The Gulf Cooperation Council (GCC) has pledged to back Egypt and oppose any “outside intervention” in its internal affairs.
Observers consider this pledge a strong message of support for Egypt's post-Mohamed Morsi leaders.
After a two-day summit in Kuwait, GCC leaders expressed their trust and confidence in “the Egyptian people's choices” – an implicit endorsement of Morsi's removal in July.
“The Supreme Council (of the GCC) expresses its eagerness to maintain [Egypt's] security and stability, and its people’s destiny,” the summit final's communiqué said.
This is the first clear collective message of support for Egypt's interim rulers from the Gulf group which includes Saudi Arabia, United Arab Emirates, Kuwait, Qatar, Bahrain and Oman.
“This statement showed the GCC's clear position on Egypt,” analyst Erfan Nezameddine said.
“When the Gulf leaders say they support the Egyptian people's choices, they mean indirectly the roadmap,” Nezameddine added.
The roadmap was set out by Egyptian army chief Abdel-Fattah El-Sisi when Morsi was removed amid mass protests on 3 July.
The GCC's message of support for the Egyptian authorities was stronger than some observers had expected.
“Despite the fact that Qatar still takes a different policy on Egypt from the other GCC members, it is now clear that the gap between them can be, and is being, slowly bridged. It will take time and discussions," Professor Abdel-Khaleq Abdallah of United Arab Emirates University said.
Gulf leaders said they expected Egypt to regain its leading and historical status.
While the Gulf States expressed concern about possible Iranian plans to build more nuclear plants, they hailed the approach of the new Iranian government led by Hassan Rouhani.
“The GCC welcomes the new orientation of the Iranian leadership towards the GCC,” the communiqué said.
It expressed hope this would be followed by concrete actions that would positively impact the peace, security and stability of the region.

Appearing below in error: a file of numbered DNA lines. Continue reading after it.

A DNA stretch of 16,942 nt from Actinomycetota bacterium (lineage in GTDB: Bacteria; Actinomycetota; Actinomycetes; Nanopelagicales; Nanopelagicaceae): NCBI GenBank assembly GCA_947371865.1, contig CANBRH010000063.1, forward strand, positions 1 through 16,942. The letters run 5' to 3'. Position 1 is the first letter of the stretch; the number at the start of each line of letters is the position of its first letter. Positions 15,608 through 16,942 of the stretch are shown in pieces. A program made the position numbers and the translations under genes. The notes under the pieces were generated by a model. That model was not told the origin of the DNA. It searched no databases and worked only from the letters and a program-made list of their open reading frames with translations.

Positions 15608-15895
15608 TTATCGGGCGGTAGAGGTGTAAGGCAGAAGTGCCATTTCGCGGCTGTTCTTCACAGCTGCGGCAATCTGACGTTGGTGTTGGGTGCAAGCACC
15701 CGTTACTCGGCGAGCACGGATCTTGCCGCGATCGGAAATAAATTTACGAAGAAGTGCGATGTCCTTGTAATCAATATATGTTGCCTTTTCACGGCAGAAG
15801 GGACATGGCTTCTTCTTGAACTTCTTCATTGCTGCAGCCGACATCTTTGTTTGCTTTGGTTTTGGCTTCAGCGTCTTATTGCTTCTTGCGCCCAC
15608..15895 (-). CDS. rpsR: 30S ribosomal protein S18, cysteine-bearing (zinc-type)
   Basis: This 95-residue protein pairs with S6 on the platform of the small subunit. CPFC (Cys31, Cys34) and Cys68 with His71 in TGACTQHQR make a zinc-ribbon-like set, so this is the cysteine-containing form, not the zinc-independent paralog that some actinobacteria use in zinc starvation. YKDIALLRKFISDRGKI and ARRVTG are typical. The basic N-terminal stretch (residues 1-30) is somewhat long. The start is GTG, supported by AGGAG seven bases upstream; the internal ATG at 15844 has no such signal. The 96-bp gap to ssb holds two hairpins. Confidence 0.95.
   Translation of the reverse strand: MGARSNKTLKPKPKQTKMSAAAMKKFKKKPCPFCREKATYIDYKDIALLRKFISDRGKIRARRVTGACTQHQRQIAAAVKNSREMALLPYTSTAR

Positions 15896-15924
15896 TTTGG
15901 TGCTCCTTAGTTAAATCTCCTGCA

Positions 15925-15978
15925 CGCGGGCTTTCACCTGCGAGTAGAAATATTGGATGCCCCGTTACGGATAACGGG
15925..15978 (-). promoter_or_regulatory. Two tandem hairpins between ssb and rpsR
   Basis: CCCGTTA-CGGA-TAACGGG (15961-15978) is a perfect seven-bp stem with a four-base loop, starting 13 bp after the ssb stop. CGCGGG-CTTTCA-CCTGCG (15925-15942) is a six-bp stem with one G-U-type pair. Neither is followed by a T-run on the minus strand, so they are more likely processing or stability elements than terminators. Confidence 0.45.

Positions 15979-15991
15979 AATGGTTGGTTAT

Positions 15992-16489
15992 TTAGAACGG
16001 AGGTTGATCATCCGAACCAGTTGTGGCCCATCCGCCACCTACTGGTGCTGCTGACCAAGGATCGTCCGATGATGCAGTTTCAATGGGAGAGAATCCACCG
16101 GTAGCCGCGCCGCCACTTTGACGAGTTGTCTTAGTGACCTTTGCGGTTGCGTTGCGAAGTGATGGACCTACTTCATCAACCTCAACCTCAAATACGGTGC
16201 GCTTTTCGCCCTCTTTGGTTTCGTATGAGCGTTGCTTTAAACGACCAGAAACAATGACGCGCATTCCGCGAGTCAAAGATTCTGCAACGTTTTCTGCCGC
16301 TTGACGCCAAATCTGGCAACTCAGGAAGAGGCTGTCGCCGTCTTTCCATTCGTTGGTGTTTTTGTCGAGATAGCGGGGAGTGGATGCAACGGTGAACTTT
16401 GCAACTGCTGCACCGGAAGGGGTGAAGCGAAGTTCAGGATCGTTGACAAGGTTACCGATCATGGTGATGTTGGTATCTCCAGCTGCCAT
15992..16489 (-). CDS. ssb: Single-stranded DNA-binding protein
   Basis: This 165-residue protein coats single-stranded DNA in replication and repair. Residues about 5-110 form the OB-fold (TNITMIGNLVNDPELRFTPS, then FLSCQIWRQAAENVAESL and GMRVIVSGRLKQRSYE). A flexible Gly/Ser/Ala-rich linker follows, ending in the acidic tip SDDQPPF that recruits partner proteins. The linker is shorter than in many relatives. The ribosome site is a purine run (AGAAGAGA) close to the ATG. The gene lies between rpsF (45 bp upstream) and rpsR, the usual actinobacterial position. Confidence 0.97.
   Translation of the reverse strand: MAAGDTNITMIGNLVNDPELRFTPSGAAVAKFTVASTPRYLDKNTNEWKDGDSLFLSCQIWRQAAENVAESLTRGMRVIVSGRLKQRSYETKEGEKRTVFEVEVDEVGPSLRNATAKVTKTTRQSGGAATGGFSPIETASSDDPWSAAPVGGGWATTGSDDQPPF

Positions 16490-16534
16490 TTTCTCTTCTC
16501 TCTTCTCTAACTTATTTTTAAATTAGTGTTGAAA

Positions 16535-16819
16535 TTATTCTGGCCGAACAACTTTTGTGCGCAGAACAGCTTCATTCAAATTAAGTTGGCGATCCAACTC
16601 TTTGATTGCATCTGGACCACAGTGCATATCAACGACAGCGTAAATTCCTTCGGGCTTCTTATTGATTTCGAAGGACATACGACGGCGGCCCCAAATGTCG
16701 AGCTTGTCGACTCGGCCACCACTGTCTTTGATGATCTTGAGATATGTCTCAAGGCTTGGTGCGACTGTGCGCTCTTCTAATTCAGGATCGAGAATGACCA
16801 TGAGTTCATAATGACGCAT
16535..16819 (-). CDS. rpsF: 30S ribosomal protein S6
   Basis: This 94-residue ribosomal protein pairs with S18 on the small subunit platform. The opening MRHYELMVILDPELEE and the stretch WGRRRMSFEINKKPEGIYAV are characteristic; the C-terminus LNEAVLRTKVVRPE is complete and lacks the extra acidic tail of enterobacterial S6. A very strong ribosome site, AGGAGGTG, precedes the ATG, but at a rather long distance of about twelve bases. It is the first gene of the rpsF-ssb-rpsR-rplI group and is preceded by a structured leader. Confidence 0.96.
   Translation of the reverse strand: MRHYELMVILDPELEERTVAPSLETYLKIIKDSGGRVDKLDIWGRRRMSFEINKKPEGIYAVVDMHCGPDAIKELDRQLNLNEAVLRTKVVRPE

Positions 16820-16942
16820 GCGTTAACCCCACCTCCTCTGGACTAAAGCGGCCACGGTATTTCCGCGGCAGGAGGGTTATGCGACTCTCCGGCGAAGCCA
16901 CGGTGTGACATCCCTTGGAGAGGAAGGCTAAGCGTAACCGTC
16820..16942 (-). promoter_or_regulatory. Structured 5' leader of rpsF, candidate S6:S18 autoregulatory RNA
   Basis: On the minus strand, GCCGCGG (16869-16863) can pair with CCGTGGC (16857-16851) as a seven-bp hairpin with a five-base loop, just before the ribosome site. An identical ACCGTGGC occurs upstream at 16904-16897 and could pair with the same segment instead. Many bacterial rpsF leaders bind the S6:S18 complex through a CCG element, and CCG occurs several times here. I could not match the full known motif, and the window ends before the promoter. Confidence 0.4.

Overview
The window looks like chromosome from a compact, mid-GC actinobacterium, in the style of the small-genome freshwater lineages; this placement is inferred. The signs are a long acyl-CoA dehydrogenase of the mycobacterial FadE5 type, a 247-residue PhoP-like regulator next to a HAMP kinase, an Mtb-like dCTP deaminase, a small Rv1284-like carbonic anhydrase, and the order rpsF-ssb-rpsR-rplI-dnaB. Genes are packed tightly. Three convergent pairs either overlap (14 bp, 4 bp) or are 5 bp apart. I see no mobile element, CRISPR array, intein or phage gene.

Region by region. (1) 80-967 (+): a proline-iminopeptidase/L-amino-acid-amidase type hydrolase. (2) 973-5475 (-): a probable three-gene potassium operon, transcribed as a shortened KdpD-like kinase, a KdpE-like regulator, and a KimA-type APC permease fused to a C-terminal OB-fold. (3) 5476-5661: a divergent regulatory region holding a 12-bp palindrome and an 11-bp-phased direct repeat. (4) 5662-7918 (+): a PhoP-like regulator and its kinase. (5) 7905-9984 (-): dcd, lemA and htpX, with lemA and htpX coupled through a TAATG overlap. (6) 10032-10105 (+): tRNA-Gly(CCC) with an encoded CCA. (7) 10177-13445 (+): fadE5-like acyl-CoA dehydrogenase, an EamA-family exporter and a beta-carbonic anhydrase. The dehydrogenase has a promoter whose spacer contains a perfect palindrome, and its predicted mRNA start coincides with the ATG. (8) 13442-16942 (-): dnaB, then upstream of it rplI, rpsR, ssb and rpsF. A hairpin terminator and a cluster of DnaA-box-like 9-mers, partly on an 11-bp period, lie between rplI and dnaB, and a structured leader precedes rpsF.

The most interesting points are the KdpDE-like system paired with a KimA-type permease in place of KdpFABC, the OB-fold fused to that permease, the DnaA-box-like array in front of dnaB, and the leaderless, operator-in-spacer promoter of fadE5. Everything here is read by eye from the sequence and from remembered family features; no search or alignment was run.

“The Iranian-Gulf issue in the final communiqué reflects a positive compromise,” said Adel Darwish, a London-based Middle East analyst.
While the communiqué called on Iran to end “its occupation” of UAE islands and enter into negotiations or accept the Gulf Arab States' offer to go to the International Court of Justice on the issue, it is clear there is a strong wish to improve relations with Iran, he added.
The Gulf States “confirmed the importance of enhancing relations between the GCC and Iran on the basis of good neighborliness, nonintervention in internal affairs, and respect for the sovereignty of regional countries.
“The GCC offered an olive branch to Iran and extended its hand as a gesture of its good intentions,” Nezameddine said.
On the nuclear issue, there was consensus on welcoming the interim deal with Iran.
The communiqué described the deal as just the “first step towards an inclusive and lasting agreement that will end international and regional concerns.”
“The general sense is that there is a friendly and conciliatory approach towards Iran,” Darwish concluded.
The six GCC monarchies adopted a hard-line position on Syria, bluntly calling for President Bashar Al-Assad's removal.
“All the key regime figures with blood on their hands should have no role in either the transitional government or in Syria's political future,” the communiqué said.
At the last summit, hosted by Bahrain in December 2012, GCC leaders called for a “quick transition of political power in Syria” without Al-Assad.
“The situation in Syria changed a lot this year and the GCC cannot ignore the bloodshed,” a GCC diplomat told Ahram Online.
The GCC said it "strongly condemns the Assad regime's continued genocide against the Syrian people using heavy and chemical weapons... We call for the withdrawal of all foreign forces from Syria.”
Ahmad Jarba, leader of Syria's main opposition National Coalition, delivered a speech at the summit opening, appealing for urgent help from the Gulf countries.
The GCC leaders expressed their full support for the coalition, calling for the Geneva 2 talks to build on the first Geneva negotiations of June 2012, including forming a new transitional government with full executive powers in Syria.
This request ignores the Assad regime’s insistence on going to Geneva 2 to "negotiate a peaceful solution to the Syrian crisis, not to give up power.”